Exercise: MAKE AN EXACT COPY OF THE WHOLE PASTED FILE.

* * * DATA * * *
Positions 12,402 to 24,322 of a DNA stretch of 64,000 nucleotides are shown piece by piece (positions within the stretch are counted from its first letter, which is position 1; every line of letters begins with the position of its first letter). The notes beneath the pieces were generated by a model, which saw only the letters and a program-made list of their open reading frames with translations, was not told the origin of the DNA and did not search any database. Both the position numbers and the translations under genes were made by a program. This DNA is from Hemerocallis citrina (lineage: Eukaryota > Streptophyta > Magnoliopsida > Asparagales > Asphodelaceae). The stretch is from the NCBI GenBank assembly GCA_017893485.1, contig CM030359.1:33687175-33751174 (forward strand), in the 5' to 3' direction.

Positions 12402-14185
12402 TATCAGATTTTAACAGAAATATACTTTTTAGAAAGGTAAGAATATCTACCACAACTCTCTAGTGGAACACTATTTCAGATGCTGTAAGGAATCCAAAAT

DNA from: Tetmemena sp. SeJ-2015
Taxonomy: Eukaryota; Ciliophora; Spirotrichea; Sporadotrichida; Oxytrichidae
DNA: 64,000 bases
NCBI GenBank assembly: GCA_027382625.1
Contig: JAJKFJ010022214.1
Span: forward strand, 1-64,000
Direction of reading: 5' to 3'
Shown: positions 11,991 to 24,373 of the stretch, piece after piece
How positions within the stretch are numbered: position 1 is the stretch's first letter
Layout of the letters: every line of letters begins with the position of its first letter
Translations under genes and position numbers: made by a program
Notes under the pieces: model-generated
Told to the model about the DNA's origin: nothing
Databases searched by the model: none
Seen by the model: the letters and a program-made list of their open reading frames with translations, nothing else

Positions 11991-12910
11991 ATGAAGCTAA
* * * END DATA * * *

Positions 12,402 to 24,322 of a DNA stretch of 64,000 nucleotides are shown piece by piece (positions within the stretch are counted from its first letter, which is position 1; every line of letters begins with the position of its first letter). The notes beneath the pieces were generated by a model, which saw only the letters and a program-made list of their open reading frames with translations, was not told the origin of the DNA and did not search any database. Both the position numbers and the translations under genes were made by a program. This DNA is from Hemerocallis citrina (lineage: Eukaryota > Streptophyta > Magnoliopsida > Asparagales > Asphodelaceae). The stretch is from the NCBI GenBank assembly GCA_017893485.1, contig CM030359.1:33687175-33751174 (forward strand), in the 5' to 3' direction.

Positions 12402-14185
12402 TATCAGATTTTAACAGAAATATACTTTTTAGAAAGGTAAGAATATCTACCACAACTCTCTAGTGGAACACTATTTCAGATGCTGTAAGGAATCCAAAAT

DNA from: Tetmemena sp. SeJ-2015
Taxonomy: Eukaryota; Ciliophora; Spirotrichea; Sporadotrichida; Oxytrichidae
DNA: 64,000 bases
NCBI GenBank assembly: GCA_027382625.1
Contig: JAJKFJ010022214.1
Span: forward strand, 1-64,000
Direction of reading: 5' to 3'
Shown: positions 11,991 to 24,373 of the stretch, piece after piece
How positions within the stretch are numbered: position 1 is the stretch's first letter
Layout of the letters: every line of letters begins with the position of its first letter
Translations under genes and position numbers: made by a program
Notes under the pieces: model-generated
Told to the model about the DNA's origin: nothing
Databases searched by the model: none
Seen by the model: the letters and a program-made list of their open reading frames with translations, nothing else

Positions 11991-12910
11991 ATGAAGCTAA